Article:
Now That’s a Bad Idea

April 25, 2021

By David VanEpps

Several years ago, my friend, Mike, and I were discussing our mutual weight loss goals. I was easily 50 pounds overweight and struggling with high everything: blood pressure, cholesterol, triglycerides, sugar.  You name it – if I had it, it was high.  He encouraged me to try a spin class at our company gym. As an avid weightlifter and powerlifter, the word cardio had always been a four-letter word to me.  I was big and strong, but unfortunately, I was also obese.  My concept of fitness was focused solely on the musculoskeletal system, and it completely ignored the cardiorespiratory aspects.  The idea of a spin class terrified me.

I was afraid to step out of my comfort zone, but Mike convinced me to try it and I found I liked it.  The power I had acquired from years of squats and deadlifts translated nicely into power on the bike.  

After class, the instructor stopped me to chat for a bit.  He said I had great power, which could make me an excellent cyclist.  I was skeptical but agreed to come back.  After the second class, the instructor again told me he would like to work with me, and he asked me to join his team of Ironman trainees.  Whoa, time out!  This was a bad idea.

Are You Kidding?

I had never heard of an Ironman, and I certainly didn’t realize I’d just walked into a cardio nightmare.  The instructor explained to me that the spin class was designed for Ironman trainees and that most of the class consisted of seasoned triathletes in pursuit of an Ironman triathlon. An Ironman triathlon is a 140.6-mile race that entails a 2.4-mile swim, 112-mile bike segment, and a 26.2-mile run.  Yikes.

He asked me to join.

Not Happening

The answer to my spin instructor about joining his team was easy.  No. The word triathlete is broken into two words, “tri” meaning three and “athlete” meaning a person who is proficient in sports and other forms of physical exercise.  In this case, the word “tri” also implies three sports: swimming, cycling, and running.  I had no experience as a cyclist, I didn’t know how to swim, and the last time I had tried running, I tore my calf so severely that the health care professionals all agreed I would never run again.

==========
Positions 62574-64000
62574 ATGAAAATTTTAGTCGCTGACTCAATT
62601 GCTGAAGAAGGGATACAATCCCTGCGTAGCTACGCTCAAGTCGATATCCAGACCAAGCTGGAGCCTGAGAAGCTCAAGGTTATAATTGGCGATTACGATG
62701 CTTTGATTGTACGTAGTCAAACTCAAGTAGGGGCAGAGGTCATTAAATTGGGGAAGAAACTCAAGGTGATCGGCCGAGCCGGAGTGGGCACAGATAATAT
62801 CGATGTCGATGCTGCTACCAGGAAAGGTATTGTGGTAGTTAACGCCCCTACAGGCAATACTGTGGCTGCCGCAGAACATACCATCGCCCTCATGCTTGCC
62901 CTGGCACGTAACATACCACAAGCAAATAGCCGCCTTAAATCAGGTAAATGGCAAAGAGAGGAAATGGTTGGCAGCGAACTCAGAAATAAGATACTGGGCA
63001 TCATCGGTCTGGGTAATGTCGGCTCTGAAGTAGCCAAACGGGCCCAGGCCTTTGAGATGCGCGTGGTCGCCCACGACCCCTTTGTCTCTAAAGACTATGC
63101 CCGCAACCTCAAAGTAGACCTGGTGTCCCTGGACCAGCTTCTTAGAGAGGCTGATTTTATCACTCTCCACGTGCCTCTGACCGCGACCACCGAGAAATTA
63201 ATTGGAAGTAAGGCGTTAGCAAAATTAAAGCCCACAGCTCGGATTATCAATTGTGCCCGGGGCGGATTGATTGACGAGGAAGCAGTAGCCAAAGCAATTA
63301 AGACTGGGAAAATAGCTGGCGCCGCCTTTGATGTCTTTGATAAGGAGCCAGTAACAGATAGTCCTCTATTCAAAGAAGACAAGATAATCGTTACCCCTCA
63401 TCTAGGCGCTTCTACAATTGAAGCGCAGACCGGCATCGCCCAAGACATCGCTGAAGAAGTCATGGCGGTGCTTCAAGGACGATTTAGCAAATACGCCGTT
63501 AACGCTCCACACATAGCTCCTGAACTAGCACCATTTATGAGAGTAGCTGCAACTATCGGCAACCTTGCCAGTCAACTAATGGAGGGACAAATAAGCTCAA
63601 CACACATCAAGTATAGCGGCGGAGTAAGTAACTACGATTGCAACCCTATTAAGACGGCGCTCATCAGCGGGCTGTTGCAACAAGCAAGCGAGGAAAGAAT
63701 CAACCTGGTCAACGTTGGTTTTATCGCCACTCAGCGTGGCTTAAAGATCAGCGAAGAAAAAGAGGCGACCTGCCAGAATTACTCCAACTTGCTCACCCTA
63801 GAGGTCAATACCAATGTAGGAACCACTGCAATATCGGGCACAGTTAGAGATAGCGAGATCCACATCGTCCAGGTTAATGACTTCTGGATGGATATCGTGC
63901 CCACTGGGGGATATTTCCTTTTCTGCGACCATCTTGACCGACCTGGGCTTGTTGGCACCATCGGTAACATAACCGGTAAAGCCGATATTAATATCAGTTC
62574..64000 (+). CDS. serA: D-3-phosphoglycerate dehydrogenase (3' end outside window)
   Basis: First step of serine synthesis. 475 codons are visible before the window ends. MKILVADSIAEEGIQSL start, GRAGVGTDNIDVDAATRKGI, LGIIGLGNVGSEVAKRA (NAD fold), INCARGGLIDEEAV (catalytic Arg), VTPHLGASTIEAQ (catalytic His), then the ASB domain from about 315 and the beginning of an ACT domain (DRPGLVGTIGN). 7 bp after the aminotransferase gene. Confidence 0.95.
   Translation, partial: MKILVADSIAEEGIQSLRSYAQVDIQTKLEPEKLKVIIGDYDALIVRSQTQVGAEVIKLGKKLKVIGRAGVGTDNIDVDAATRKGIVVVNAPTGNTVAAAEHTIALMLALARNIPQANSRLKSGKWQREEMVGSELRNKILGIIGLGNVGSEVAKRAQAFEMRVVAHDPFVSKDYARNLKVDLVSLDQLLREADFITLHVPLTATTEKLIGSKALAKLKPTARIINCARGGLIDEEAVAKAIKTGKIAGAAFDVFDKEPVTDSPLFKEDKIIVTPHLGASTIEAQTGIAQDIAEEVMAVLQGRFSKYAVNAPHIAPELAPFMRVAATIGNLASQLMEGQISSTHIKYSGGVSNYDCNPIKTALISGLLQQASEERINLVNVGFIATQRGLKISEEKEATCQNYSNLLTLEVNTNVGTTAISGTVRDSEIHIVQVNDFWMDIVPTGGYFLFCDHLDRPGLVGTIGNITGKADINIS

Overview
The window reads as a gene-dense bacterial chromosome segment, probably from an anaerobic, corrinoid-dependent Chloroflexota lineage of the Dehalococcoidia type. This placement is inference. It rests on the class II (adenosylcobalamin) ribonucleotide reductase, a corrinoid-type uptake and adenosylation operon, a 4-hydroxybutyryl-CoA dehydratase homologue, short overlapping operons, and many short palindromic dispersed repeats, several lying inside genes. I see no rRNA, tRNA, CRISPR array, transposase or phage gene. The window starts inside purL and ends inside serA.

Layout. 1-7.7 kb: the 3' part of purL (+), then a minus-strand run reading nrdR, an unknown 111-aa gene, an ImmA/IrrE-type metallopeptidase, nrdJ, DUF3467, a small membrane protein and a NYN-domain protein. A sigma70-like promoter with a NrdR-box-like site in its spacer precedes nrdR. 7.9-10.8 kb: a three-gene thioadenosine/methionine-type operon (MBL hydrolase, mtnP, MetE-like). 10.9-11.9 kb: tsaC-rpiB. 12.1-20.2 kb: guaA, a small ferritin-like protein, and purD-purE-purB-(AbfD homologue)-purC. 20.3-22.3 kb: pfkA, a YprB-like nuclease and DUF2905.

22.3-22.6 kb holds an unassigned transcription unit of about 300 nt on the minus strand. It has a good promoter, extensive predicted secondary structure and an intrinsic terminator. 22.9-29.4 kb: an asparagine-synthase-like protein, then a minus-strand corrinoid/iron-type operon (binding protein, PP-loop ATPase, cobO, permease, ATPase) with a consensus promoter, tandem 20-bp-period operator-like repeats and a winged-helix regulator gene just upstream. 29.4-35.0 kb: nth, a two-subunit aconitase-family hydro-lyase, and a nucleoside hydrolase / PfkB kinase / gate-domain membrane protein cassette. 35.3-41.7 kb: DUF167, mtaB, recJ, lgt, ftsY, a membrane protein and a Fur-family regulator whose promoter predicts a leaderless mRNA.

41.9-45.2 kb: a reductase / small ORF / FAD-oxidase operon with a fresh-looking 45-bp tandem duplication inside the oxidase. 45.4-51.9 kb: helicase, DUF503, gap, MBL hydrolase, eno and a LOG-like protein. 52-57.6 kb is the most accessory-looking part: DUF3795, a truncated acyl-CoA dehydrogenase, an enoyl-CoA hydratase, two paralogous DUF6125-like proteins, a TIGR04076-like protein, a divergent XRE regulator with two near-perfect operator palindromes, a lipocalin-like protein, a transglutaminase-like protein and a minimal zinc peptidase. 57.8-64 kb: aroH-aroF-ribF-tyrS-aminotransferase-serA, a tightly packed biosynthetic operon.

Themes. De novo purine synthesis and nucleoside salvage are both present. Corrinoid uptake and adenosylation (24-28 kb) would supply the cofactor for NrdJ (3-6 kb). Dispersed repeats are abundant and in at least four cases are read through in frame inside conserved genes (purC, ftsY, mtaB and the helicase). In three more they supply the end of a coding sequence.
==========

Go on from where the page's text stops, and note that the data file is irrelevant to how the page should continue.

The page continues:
This wasn’t going to happen.

God Called

I went home feeling good about the fact that the instructor seemed to think I had potential as an athlete. But I felt better about the fact that I emphatically said no and didn’t commit myself to something for which I neither had the aptitude nor the desire.

Until…I got restless. That evening, I became very restless.  I was new to my faith and didn’t fully know the voice of God, but it was Him. This restlessness turned into a nudge, and I felt like I should be considering the sport of triathlon.  I just couldn’t figure out why God would nudge me to do something like this.

Suddenly, the words “Hope Water Project” began racing through my mind.  Hope Water Project (HWP) is a non-profit, started by Kensington Church, that aims to share the love of Jesus by drilling wells in communities that lack access to clean water.  Athletes sign up for endurance events and solicit donations for their participation.  That whole night, I hardly slept as my mind wrestled with the idea of triathlon and HWP. 

I Ran from God

My saving grace was that at the time, HWP was an organization of runners and walkers, not triathletes.  Thankfully, they didn’t participate in any non-running events, so I thought I was off the hook. I kept praying to God that if it was His voice asking me to act on this triathlon madness, that He would stop.  I did NOT want to do this.

Every argument I came up with was met with some type of counterargument.  The more I resisted, the more I felt like I was being nudged to do it. I spent the day dreaming up excuses and running from God, but the more I went in the opposite direction, the more I felt the nudge.  After thinking about it and praying on it all day, I finally concluded that I had no more good excuses and that maybe I needed to listen. I broke down and somewhat reluctantly joined the team.

A Great Idea?

In hindsight, this turned out to be one of the best things that ever happened to me. I learned a new sport (technically, three).  I was pushed outside of my comfort zone, lost weight, and became much healthier.  I met some new, lifelong friends, and raised money for a great cause (www.hopewaterproject.org). Everything about this sport has changed my life for the better.  Most importantly, endurance sports have become a platform for me to share the love of God with those who are lost and broken.

In the process, I also learned a few key life lessons:

  • Life is lived outside your comfort zone. I was afraid to step out, but once I did, everything changed.
  • When you hear God’s voice, act on it.  I never heard an audible, booming voice as we all imagine. But I did feel those nudges from inside and knowing that Hope Water Project is a faith-based ministry, I’m sure those nudges were the voice of God.  I didn’t know what I was doing; He did.
  • Live a life of impact.  Becoming an endurance athlete has provided me a platform for sharing the love of God.  It’s introduced me to people whom I’ve been able to positively influence both spiritually and personally.  It’s enabled me to make a difference and to have an impact on those around me.

Photo Credit: Xan Griffin

  1. Gina Padilla says:

    Great post Dave! Getting out of our comfort zone has never felt so good! We don’t know what we are doing — but God does! Yes!

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